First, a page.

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Digital Trade Has Far-Reaching Effects on U.S. and Global Economies, ITC Finds

Monday, September 15, 2014  Trade Report
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An International Trade Commission report released Sept. 11 finds that digital trade has far-reaching effects on the U.S. economy that have fundamentally transformed many aspects of the ways businesses operate and interact with one another. This report provides information on the value of U.S. digital trade and its potential growth, provides insight into the broader linkages and contributions of digital trade to the U.S. economy, examines the effects of notable barriers and impediments to digital trade, and presents case studies that examine the importance of digital trade to selected U.S. industries.

Highlights of the report’s findings include the following.

Economic Contribution. The combined effects of enhanced productivity and lower international trade costs in digitally intensive industries due to digital trade likely resulted in an estimated $517.1 billion to $710.7 billion increase (a 3.4 percent to 4.8 percent increase) in U.S. gross domestic product. U.S. real wages were likely higher by 4.5 percent to 5.0 percent, and the effect on U.S. total employment ranged from no change to an increase of 2.4 million full-time equivalents, depending on how workers and employers responded to rising wages. If the effects of enhanced productivity and lower trade costs in non-digitally intensive sectors were also quantified, the economy-wide estimates would likely be larger.

Most Online Purchases Delivered Physically. U.S. digitally intensive firms sold $935.2 billion in products and services and purchased $471.4 billion in products and services over the Internet. However, only about 31 percent of these online sales and 11 percent of these online purchases consisted of products and services delivered over the Internet; the rest were delivered physically or in person.

SMEs. Online sales by digitally intensive small and medium-sized enterprises were $227.1 billion, about 25 percent of total online sales, and online purchases by SMEs were $162.2 billion, about 33 percent of total online purchases. Sales and purchases by both SMEs and large firms are more likely to have been delivered physically or in person than digitally delivered.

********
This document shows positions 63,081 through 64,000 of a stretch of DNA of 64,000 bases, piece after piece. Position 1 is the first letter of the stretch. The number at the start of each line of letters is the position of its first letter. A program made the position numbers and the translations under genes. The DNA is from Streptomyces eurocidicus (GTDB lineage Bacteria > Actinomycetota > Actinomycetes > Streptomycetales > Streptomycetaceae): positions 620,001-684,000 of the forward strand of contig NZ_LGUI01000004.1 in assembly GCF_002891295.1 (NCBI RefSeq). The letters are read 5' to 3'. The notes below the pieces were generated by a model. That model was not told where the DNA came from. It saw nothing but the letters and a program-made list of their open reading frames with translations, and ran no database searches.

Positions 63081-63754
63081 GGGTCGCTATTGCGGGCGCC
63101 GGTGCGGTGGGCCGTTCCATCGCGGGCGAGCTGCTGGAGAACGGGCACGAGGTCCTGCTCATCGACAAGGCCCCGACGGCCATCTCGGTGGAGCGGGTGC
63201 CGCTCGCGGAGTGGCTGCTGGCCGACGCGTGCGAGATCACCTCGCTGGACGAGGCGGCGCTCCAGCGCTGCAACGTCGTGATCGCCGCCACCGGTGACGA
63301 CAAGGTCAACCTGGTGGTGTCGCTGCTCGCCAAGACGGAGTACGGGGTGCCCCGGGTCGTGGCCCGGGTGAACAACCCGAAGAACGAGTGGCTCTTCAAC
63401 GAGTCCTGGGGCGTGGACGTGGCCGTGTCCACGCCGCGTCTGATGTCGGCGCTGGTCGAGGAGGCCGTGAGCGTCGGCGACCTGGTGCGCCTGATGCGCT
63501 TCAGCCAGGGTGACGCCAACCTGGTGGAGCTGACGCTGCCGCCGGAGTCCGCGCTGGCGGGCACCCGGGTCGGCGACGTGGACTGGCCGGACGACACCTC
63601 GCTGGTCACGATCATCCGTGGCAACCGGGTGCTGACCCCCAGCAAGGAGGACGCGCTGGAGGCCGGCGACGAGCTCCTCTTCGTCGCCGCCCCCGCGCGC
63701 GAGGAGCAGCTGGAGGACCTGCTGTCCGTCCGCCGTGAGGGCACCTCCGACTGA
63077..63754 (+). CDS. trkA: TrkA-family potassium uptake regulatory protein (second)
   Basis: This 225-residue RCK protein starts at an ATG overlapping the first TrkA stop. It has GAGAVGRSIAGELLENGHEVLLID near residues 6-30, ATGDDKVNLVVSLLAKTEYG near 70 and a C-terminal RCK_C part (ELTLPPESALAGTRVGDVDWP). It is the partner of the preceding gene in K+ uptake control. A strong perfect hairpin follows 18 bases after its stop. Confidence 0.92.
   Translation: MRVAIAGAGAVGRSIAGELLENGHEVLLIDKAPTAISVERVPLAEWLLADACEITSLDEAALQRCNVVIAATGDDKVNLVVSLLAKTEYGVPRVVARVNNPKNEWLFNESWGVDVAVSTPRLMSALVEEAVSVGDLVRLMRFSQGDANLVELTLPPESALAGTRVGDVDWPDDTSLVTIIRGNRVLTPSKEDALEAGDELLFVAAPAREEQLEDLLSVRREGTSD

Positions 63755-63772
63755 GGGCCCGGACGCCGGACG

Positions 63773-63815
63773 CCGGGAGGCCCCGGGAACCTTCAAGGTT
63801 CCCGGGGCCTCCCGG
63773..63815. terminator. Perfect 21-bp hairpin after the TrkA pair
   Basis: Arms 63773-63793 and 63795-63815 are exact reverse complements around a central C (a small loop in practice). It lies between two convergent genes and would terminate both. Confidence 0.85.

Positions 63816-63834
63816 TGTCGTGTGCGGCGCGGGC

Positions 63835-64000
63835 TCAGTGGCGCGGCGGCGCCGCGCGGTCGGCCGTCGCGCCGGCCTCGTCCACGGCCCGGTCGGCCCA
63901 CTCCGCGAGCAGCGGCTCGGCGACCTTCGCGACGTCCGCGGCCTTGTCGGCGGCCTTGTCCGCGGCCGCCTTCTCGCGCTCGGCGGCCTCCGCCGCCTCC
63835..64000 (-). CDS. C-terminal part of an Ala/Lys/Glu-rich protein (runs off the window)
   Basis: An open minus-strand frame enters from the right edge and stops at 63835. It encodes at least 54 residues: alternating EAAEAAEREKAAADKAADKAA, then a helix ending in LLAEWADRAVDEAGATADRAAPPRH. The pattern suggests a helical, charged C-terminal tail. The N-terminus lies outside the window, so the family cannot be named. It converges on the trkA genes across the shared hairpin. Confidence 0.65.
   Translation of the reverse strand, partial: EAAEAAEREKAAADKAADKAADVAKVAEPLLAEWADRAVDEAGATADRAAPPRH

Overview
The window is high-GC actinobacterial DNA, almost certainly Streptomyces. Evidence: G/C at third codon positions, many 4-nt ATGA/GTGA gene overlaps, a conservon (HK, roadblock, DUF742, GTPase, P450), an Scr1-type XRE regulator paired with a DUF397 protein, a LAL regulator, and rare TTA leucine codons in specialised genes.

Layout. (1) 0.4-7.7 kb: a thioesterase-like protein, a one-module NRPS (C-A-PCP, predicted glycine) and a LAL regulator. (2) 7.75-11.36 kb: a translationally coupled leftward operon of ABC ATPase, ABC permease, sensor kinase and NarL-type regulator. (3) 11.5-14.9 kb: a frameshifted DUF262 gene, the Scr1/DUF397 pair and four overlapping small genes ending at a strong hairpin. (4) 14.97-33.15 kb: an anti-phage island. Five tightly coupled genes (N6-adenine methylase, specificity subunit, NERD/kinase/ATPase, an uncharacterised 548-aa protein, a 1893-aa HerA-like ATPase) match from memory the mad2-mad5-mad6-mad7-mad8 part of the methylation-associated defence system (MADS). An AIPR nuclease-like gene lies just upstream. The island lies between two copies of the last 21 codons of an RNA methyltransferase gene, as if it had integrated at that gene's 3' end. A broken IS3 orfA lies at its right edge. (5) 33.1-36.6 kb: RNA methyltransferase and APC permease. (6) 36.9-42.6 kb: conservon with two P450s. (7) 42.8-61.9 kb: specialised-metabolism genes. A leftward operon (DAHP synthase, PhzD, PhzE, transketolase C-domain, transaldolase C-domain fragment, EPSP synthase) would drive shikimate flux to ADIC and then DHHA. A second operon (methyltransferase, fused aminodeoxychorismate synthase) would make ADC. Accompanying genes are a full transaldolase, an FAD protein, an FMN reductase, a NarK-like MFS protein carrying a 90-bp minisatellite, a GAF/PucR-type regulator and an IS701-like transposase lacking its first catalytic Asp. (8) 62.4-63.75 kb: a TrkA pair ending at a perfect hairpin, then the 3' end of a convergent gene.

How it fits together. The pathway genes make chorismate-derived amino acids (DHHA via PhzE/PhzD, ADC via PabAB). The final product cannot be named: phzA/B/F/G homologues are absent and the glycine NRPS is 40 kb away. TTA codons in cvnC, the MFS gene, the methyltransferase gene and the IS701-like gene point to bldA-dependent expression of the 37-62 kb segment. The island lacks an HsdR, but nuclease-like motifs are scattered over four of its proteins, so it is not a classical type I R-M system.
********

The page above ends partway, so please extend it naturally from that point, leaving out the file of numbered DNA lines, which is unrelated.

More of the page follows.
Importance to Productivity. A survey showed that losing access to the Internet would reduce productivity by 15 percent or more for more than 40 percent of firms in digitally intensive industries. Business-to-business communications ranked as the largest contributor to the productivity benefits of the Internet, and selling online products or services was tied with ordering online products or services as the second-largest.

Imports and Exports. Online international trade is a relatively small component of U.S. exports and imports of both digitally and physically delivered products and services. Digitally intensive firms exported $222.9 billion and imported $106.2 billion in products and services ordered online in 2012.

Barriers to Digital Trade. Localization requirements, market access limits, data privacy and protection requirements, intellectual property rights infringement, uncertain legal liability rules, and customs measures in other countries present obstacles to international digital trade by U.S. digitally intensive firms. According to survey results, the removal of foreign barriers to digital trade would boost U.S. sales abroad, although not all sectors would benefit equally.

The removal of foreign barriers to digital trade in digitally intensive industries would likely result in an estimated $16.7 billion to $41.4 billion increase (a 0.1 percent to 0.3 percent increase) in U.S. GDP. U.S. real wages would likely be 0.7 percent to 1.4 percent higher, and the effect on U.S. total employment would range from no change to an increase of 0.4 million FTEs.

View Document(s): ITC report